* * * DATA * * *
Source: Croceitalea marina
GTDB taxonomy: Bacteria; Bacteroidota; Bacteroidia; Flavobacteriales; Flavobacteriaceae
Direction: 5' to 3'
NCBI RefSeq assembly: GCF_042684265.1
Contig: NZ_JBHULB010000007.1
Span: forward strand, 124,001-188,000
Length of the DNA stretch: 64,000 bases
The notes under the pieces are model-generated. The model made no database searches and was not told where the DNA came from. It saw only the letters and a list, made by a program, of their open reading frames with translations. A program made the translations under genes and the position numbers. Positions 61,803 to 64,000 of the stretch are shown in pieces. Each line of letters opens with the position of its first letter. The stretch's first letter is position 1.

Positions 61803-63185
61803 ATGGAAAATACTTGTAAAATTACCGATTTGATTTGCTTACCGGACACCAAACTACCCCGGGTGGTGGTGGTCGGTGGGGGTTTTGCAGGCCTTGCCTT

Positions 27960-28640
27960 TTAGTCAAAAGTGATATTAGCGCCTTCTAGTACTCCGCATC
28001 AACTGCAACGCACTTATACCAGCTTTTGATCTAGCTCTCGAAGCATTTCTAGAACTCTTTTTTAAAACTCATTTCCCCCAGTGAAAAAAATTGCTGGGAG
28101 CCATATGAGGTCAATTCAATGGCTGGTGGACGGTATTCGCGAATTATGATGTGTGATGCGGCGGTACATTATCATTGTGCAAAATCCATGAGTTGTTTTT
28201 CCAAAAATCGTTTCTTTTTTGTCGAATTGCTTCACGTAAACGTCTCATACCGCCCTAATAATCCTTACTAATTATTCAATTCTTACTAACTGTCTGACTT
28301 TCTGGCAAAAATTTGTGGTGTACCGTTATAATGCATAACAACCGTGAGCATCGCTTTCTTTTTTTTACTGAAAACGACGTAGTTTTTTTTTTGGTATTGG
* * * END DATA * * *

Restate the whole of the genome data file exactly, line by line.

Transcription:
Source: Croceitalea marina
GTDB taxonomy: Bacteria; Bacteroidota; Bacteroidia; Flavobacteriales; Flavobacteriaceae
Direction: 5' to 3'
NCBI RefSeq assembly: GCF_042684265.1
Contig: NZ_JBHULB010000007.1
Span: forward strand, 124,001-188,000
Length of the DNA stretch: 64,000 bases
The notes under the pieces are model-generated. The model made no database searches and was not told where the DNA came from. It saw only the letters and a list, made by a program, of their open reading frames with translations. A program made the translations under genes and the position numbers. Positions 61,803 to 64,000 of the stretch are shown in pieces. Each line of letters opens with the position of its first letter. The stretch's first letter is position 1.

Positions 61803-63185
61803 ATGGAAAATACTTGTAAAATTACCGATTTGATTTGCTTACCGGACACCAAACTACCCCGGGTGGTGGTGGTCGGTGGGGGTTTTGCAGGCCTTGCCTT

Positions 27960-28640
27960 TTAGTCAAAAGTGATATTAGCGCCTTCTAGTACTCCGCATC
28001 AACTGCAACGCACTTATACCAGCTTTTGATCTAGCTCTCGAAGCATTTCTAGAACTCTTTTTTAAAACTCATTTCCCCCAGTGAAAAAAATTGCTGGGAG
28101 CCATATGAGGTCAATTCAATGGCTGGTGGACGGTATTCGCGAATTATGATGTGTGATGCGGCGGTACATTATCATTGTGCAAAATCCATGAGTTGTTTTT
28201 CCAAAAATCGTTTCTTTTTTGTCGAATTGCTTCACGTAAACGTCTCATACCGCCCTAATAATCCTTACTAATTATTCAATTCTTACTAACTGTCTGACTT
28301 TCTGGCAAAAATTTGTGGTGTACCGTTATAATGCATAACAACCGTGAGCATCGCTTTCTTTTTTTTACTGAAAACGACGTAGTTTTTTTTTTGGTATTGG